Wolfenstein: The New Order – Game Review and Analysis
By Dan Maurer
Publisher: Bethesda Softworks
Directors: Jerk Gustafsson, Jens Matthies
Designer: Jerk Gustaffson
Programmers: Markus Buretorp, Jonas Mauritzsson
Artists: Kjell Emanuelsson, Tor Frick, Axel Torvenius
Writers: Jerk Gustafsson, Tom Keegan, Jens Matthies
Composer: Mick Gordon
Engine: id Tech 5
Platforms: Microsoft Windows, PlayStation 3, PlayStation 4, Xbox 360, Xbox One
Release Date: May 20, 2014
Genre: First-person shooter
The latest entry in the Wolfenstein series, you are tasked once again with the complete and utter elimination of the Nazi’s. Developed by MachineGames and published by Bethesda, the newest game in the series takes you to various locations where you will kill, infiltrate, and you guessed it, kill Nazi’s. This newest entry is out for not only the next generation consoles but the previous generation consoles as well. Does it stack up when compared to other recently released shooters though?
Wolfenstein: The New Order casts you as B.J. Blazkowicz, an gigantic American whose profile contains hundreds of endorsements for his skills at murdering Nazis. The game kicks off in a 1946 level as dull as the day is long. The Nazis are winning World War 2 due to technology hundreds of years in advance of what they should have. Things do not go according to plan, and Blazkowicz spends the next 14 years in a vegetative state, returning to his senses only when the hospital he’s in is closed down and he’s about to be “purged” as a sub human. In 1960, the Nazi regime rules the world, which just means there are even more Nazis for Blazkowicz to kill than before. Killing Nazis can primarily be accomplished in one of two ways. You can opt for the guns only route, charging around levels firing wildly and slaughtering everything in your path, or you can opt to take a more stealthy route, sneaking around and stabbing them in the neck. More than likely you’ll have to employ both at different times and not just when the game commands you to go for one play style or another. It occasionally does have you complete certain tasks, either by having enemies instantly detect you when you walk into a room, or by giving you absolutely no weapons but a knife and nothing more.
While this is a linear shooter in every sense of the term, there are paths and offshoots throughout that give you the chance to do a bit of exploration. If you want to hunt down the numerous collectibles that litter each level, then you’ll need to scour every part of the stages, even hunting down entrances to numerous secret rooms that can prove quite tricky to locate. These branching pathways also feed into the stealth gameplay, as some routes will give you more options to eliminate guards stealthily, while others will lead you straight into a head on confrontation with the Nazi’s themselves. Depending on which system you pick it up on, the game looks really great and you’ll initially be impressed by the crisp graphics running at 1080p and 60 frames per second. The problem comes when you get too close to certain surfaces, and find that some textures seem to be quite low resolution and blurry. This would be less apparent if you were barreling through the environments skimming over the detail. But since you’ll likely be spending time hunting for collectibles, the problem becomes more and more apparent over time, eventually tarnishing the otherwise shiny next generation graphics on display.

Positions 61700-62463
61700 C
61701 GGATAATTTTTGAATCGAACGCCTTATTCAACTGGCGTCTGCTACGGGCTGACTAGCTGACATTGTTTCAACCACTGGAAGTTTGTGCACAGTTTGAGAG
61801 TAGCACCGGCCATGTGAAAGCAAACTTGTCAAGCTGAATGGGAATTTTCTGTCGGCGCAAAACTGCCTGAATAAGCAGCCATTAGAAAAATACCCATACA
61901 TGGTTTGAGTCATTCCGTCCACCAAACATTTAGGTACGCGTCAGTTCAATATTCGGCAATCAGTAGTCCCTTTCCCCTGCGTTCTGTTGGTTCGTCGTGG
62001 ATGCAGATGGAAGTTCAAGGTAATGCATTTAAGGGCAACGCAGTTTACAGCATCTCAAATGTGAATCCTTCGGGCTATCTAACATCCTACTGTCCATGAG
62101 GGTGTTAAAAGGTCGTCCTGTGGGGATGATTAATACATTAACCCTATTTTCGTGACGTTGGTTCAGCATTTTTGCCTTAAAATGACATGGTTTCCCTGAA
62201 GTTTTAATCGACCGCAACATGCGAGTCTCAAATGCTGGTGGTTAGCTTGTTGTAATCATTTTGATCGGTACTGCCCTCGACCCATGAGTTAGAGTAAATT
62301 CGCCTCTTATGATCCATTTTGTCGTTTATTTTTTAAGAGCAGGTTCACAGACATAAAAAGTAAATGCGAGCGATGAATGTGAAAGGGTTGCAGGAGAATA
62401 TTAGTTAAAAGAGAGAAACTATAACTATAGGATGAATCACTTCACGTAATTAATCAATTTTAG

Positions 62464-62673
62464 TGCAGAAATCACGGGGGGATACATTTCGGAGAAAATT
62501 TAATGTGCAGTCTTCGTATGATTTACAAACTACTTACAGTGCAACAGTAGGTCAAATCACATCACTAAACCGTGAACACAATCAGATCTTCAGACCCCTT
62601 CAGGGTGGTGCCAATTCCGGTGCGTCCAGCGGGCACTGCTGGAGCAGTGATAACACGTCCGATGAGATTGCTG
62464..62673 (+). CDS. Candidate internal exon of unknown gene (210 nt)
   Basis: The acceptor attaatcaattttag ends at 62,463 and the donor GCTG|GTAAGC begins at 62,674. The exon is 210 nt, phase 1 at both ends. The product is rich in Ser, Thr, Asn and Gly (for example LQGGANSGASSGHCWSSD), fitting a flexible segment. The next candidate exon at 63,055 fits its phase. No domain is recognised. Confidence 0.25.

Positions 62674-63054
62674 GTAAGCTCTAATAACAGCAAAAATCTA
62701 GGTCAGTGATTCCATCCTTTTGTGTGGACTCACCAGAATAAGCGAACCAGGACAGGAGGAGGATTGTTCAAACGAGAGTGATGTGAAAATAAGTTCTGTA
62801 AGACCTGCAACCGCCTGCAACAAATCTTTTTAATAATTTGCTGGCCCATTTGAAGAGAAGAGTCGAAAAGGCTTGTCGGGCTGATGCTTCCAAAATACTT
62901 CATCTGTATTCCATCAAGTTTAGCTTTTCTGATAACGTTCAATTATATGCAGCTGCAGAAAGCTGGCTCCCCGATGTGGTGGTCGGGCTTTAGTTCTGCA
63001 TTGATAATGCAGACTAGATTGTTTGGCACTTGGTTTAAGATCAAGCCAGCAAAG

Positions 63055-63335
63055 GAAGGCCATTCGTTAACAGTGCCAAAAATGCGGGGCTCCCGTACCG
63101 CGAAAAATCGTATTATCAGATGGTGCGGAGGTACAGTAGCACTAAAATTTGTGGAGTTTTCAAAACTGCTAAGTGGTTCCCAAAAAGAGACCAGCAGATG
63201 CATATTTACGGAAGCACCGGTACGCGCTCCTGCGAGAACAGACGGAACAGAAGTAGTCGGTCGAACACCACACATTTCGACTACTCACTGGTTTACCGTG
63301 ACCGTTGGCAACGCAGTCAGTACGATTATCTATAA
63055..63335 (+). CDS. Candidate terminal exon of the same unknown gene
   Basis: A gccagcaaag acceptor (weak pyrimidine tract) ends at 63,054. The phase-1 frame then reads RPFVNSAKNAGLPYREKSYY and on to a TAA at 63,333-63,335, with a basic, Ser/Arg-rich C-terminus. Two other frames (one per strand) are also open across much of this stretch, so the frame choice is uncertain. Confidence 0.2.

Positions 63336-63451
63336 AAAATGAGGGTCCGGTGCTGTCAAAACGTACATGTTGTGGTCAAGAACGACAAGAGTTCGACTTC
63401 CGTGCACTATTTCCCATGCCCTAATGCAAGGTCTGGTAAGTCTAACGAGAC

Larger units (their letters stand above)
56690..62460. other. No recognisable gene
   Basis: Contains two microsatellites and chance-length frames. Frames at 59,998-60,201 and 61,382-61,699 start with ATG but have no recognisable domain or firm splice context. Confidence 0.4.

This particular Wolfenstein iteration pays homage to its roots, by removing today’s regenerating health mechanic in favor of more classic fare. The result is a system that ends up becoming rather frustrating within a short amount of time. The design of the game means that, instead of hiding to regain your health, you’re tasked with picking up individual med packs and pieces of body armor, all of which vary in size. Being able to overclock your health is a welcomed aspect, as is being able to permanently upgrade the meter. Many of the environments employ a simple design, individual captains must be taken out in order to prevent back up from being called in. If you fail to assassinate them and they spot you, then an unlimited amount of bad guys will pour out of every corner. It’s sensible and ties in well with the old school feel that the developers went for, but it doesn’t always work. The approach to combat and how it awards perks is well done. Although the designers didn’t always make perfect choices, they did manage to turn Wolfenstein into a game that allows players to utilize two different play styles. One style involves running around and carelessly blowing stuff up while the other option involves stealth.
Wolfenstein: The New Order does just enough to hold your interest to keep you playing and wanting more. If you are looking for a solid single player experience, then I would recommend this game. For the most part, it packs in crisp graphics with a surprisingly well done story that definitely shapes the history of the series going forward.
PunchDrunkGamer.com Final Score: 7.5 out of 10
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